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Pets and Holiday Gatherings
Create a safe space to keep the pups jolly.
Nemo is pretty comfortable in his safe space away from the holiday bustle.

With the holidays approaching, the increase in good tidings unfortunately also comes with an increase in potential hazards. Earlier this month, Karen wrote on the dangers of poisoning, choking, and fires, as well as tips for holiday travel. 

If you’re hosting a holiday gathering at your home, don’t forget to consider your dog’s comfort though the commotion of visiting relatives and boisterous children. 

It’s important to set up a space where your dog can retreat to when the party is getting overwhelming. This might be a crate in your bedroom or a spare bathroom upstairs. Be sure to prepare some goodies like new chew toys or a stuffed Kong. I usually set up an exercise pen in the office with treat dispensing toys.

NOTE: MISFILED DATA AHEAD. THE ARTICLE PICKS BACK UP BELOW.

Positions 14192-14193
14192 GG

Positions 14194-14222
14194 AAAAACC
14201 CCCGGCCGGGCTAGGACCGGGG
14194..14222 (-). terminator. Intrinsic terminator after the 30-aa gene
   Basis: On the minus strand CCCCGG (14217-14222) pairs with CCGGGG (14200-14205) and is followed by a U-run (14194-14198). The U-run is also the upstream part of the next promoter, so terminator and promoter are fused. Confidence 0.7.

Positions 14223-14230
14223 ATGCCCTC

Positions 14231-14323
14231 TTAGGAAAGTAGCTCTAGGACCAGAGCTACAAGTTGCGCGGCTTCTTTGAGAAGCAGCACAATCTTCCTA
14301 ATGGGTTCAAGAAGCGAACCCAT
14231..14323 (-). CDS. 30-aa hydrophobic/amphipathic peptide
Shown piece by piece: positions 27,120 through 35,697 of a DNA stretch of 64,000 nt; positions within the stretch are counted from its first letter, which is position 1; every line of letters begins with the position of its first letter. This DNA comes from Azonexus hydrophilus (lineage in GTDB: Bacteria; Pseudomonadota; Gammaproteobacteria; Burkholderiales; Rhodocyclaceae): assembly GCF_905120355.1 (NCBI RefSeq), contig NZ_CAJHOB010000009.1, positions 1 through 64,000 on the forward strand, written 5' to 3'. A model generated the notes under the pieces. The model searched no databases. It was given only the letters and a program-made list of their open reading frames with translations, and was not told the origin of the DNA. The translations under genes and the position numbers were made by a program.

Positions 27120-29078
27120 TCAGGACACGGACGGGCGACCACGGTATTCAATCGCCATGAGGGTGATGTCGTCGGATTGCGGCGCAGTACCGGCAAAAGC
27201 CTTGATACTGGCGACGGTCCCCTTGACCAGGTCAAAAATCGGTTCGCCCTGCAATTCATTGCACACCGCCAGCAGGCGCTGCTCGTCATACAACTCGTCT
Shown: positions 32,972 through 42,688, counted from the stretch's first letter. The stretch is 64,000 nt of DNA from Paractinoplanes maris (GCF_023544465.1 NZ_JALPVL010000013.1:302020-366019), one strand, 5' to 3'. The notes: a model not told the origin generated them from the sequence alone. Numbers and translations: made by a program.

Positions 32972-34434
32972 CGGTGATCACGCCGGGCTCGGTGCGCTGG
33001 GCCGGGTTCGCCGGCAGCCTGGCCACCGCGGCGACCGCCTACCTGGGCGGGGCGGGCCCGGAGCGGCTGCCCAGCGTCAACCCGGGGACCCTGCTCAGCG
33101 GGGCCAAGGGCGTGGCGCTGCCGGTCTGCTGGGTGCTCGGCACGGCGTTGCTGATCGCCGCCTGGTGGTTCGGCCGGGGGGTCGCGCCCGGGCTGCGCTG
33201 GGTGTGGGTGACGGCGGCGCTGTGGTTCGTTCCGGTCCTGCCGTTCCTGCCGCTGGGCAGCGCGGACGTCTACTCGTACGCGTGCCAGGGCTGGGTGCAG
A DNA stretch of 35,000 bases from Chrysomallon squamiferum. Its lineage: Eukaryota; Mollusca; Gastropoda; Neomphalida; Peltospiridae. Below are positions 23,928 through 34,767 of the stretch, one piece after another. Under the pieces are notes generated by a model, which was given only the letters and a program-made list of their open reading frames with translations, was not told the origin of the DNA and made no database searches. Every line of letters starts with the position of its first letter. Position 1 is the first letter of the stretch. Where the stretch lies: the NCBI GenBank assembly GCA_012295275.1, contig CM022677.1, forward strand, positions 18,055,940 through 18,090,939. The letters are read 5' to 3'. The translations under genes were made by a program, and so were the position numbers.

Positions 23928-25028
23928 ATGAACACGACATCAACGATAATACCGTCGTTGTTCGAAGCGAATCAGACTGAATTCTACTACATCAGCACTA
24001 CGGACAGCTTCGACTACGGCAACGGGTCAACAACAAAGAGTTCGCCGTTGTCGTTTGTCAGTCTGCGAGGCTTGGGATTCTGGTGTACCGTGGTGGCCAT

Doggone Safe suggests that an adult should be assigned to the dogs to monitor them for signs of stress and to protect them from unwanted attention from children. These signs include: 

  • Yawning
  • Licking their chops (without food present, of course)
  • Showing the white part of their eye in a half moon shape
  • Turning their head away
  • Walking away
  • Hiding
  • Freezing/standing still with their mouth closed (body stiff)

Don’t let behavior escalate; it’s better to err on the side of caution. Doggone Safe also has free coloring and activity pages that teach kids about good behavior around dogs. They can be downloaded and printed from its website. The pages make a great distraction to keep the kids busy until it’s time to open presents!

By keeping these guidelines in mind, you can ensure that everyone has an enjoyable holiday -- two and four legged alike.

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JoAnna Lou is a New York City-based researcher, writer and agility enthusiast.
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